Celluloses are linear polymers of anhydroglucose, and hydroxypropyl methylcellulose, also referred to herein as “HPMC,” is an anhydroglucose in which some of the hydroxyl groups are substituted with methyl groups to form methyl ether moieties, and others are substituted with hydroxypropyl groups or with methoxypropyl groups to form hydroxypropyl ether or methoxypropyl ether moieties. Examples of hydroxypropyl methylcelluloses that are commercially available are METHOCEL E (USP type 2910), METHOCEL F (USP type 2906), METHOCEL J (USP type 1828), METHOCEL K (USP type 2208), and METHOCEL 310 Series, products of The Dow Chemical Company, Midland, Mich., USA, the different products varying slightly in the degree of methoxyl and hydroxypropyl substitution. The average degree of methoxyl substitution in these products ranges from about 1.3 to about 1.9 (of the three positions on each unit of the cellulose polymer that are available for substitution) while the average degree of hydroxypropyl substitution per unit expressed in molar terms ranges from about 0.13 to about 0.82.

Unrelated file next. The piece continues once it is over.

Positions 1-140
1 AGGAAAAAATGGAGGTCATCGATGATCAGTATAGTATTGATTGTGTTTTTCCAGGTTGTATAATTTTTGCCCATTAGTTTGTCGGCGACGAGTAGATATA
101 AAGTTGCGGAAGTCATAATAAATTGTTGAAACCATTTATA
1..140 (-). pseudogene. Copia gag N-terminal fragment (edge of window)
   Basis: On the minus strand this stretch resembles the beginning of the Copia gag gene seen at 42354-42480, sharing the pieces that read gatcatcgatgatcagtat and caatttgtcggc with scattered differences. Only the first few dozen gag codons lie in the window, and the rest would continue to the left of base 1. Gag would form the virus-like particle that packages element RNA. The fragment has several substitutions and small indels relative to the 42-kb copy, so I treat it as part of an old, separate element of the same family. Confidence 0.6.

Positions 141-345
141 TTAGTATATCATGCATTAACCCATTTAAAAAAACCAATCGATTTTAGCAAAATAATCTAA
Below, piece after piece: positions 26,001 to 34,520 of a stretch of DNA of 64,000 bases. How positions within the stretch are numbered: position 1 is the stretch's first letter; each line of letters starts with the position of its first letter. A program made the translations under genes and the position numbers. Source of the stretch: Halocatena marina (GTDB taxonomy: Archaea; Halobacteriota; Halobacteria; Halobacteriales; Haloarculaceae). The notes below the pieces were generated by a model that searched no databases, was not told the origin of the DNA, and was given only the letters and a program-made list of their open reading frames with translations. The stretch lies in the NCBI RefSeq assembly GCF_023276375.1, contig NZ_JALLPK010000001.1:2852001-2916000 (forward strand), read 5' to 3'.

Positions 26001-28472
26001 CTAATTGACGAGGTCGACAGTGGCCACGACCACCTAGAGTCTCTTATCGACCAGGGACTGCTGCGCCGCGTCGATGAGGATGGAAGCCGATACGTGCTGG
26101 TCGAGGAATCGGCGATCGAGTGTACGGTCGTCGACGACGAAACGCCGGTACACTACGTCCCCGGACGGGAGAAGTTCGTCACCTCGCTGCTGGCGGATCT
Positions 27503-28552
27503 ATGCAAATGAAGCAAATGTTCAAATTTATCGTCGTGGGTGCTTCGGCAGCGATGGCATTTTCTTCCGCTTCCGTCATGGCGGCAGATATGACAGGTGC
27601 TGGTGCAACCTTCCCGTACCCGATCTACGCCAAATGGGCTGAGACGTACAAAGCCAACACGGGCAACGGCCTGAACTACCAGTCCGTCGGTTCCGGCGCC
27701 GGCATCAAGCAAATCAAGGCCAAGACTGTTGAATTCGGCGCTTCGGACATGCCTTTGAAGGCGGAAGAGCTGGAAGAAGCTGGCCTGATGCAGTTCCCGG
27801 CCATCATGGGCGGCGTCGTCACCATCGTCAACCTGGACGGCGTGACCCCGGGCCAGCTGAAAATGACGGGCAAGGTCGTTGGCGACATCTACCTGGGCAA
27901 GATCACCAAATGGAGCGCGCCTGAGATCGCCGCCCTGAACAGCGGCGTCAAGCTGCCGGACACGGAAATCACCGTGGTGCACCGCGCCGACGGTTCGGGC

The choice of a particular molecular weight range for either the poly(ethylene oxide) or the hydroxypropyl methylcellulose can vary with the solubility of the drug contained in the tablet. Drugs of relatively high solubility will tend to be released more quickly by diffusion through the matrix than by erosion of the matrix, and this can be controlled by using polymers of relatively high molecular weights since the higher molecular weight will lessen the rate of outward diffusion of the drug. Drugs of lower solubilities will require a greater reliance on erosion of the matrix for release and will thus benefit from polymers of lower molecular weights which tend to erode more quickly. Thus for drugs of high solubility, preferred poly(ethylene oxide)s are those whose molecular weights, expressed as viscosity average molecular weights, range from about 2,000,000 to about 10,000,000, and most preferably from about 4,000,000 to about 7,000,000. The size of a hydroxypropyl methylcellulose polymer is expressed not as molecular weight but instead in terms of its viscosity as a 2% solution by weight in water. For drugs of high solubility, the preferred hydroxypropyl methylcellulose polymers are those whose viscosity is within the range of about 4,000 to about 200,000, more preferably from about 50,000 centipoise to about 200,000 centipoise, and most preferably from about 80,000 centipoise to about 120,000 centipoise.